If you were to build a hi-fi room

what would it be like?

Basic requirements: it has to be feasible to build, has to allow more than one person in, but is dedicated to hi-fi listening. Note that you could build an anechoic room, but for those who have been in them it’s a disconcerting and unnatural experience, and probably not good fo hi-fi listening.

Dimensions? I’m assuming vaulted ceiling, but would it be a steep pitch up, so sloping only in one direction (away from speakers) or with a peak in the middle?

Would the walls be square to each other, or angled to reduce standing waves? Would they be vertical, or angled again?

Materials used? Any windows? (glass is nice to look out of, but very flat and reflective…)?

@Thomas is your guy here.


I’ll let you all get on with it but… I never would.

Lots of pics on several threads on here of no doubt acoustically fantastic rooms which all look wholly unwelcoming and cold/antiseptic. It’s an idea which holds zero attraction to me.


But I think that’s part of the challenge here - can one design it so that it is appealing and a nice place to be, as that’s a necessary part of the enjoyment? …

Do note that this is a hypothetical question - I’ jut interested in people’s ideas and science for what an ideal space would be

I have yet to see a picture of that design. They all look linear, clean and unwelcoming. Zero attraction.

The showroom of Kaiser Acoustics looks quite nice, at least to my eyes. The metal diffuser looks a little odd, a different color should help.

Forum rules permit a link, but the search engine of your choice should come up with a good result.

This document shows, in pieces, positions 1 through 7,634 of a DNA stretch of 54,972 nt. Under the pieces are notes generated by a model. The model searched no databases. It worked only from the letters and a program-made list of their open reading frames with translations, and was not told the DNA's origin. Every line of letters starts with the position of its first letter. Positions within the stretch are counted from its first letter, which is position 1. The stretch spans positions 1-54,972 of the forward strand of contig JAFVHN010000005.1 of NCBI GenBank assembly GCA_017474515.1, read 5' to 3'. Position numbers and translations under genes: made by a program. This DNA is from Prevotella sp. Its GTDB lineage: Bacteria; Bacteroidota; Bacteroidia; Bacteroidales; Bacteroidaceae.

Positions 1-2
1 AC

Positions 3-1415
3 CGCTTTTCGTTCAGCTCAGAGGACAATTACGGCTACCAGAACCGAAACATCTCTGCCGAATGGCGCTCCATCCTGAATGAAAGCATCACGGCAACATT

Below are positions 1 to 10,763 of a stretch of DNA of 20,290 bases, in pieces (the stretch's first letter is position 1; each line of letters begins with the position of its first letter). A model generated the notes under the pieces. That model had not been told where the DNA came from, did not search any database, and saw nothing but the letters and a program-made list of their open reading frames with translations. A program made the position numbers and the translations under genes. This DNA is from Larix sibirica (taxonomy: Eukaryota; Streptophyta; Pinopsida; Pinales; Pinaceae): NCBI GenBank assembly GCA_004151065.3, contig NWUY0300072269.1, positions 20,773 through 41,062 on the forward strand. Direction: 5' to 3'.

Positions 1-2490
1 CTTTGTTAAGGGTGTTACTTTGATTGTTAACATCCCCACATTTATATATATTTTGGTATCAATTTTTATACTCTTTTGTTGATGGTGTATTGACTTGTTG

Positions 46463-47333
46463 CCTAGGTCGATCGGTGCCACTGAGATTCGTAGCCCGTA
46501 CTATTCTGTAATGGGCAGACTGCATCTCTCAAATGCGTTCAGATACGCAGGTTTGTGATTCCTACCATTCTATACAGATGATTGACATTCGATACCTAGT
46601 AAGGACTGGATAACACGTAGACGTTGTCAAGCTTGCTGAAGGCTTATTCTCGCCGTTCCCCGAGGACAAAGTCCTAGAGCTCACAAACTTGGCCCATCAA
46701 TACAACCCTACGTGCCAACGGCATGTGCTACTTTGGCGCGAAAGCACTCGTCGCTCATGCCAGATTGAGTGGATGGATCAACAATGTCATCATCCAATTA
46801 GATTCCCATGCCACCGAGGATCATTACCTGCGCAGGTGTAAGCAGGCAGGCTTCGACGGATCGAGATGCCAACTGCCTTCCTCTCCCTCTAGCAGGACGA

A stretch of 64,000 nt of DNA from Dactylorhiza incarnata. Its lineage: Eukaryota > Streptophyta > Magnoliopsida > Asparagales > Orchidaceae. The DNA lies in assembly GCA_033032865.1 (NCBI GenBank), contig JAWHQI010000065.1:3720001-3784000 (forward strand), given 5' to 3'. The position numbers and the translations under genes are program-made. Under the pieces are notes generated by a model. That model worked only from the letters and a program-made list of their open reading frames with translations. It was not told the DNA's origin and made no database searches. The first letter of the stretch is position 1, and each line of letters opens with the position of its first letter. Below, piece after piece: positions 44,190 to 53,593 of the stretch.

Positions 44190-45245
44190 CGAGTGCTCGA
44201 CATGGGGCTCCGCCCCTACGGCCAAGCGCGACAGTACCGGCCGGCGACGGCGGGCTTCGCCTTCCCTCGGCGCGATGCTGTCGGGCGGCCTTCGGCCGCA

I’ve actually done this in my current house. It looks an awful lot like a living room though. Oh wait…


Hmm. Whilst their showroom looks like it’s got some good ideas (non-parallel walls) some of the other instantiations are odd - lots of hard reflective surfaces and not at all welcoming.

Given soft furnishings are a good thing, generally, there’s a lot that can be done to make it welcoming and it could be that simply having a non-rectilinear box is the best bet, with usual pictures and carpets etc.

There are cover jazz or rock albums acoustic panels. Acoustic art acoustic panels.
Look nice.

Picture from Revrb site


I have no desire to build a room just to listen to a hi-fi system.

If I was in a position to build a house, I would definitely take into account that listening to music on a good system would be important and be part of the design spec of the living spaces to the architect. I try to listen to hi-fi when I am in a store choosing an upgrade, usually when at home I listen to music on my system, only focusing on the system when I have made a change. A good system is about enjoying the music more for me.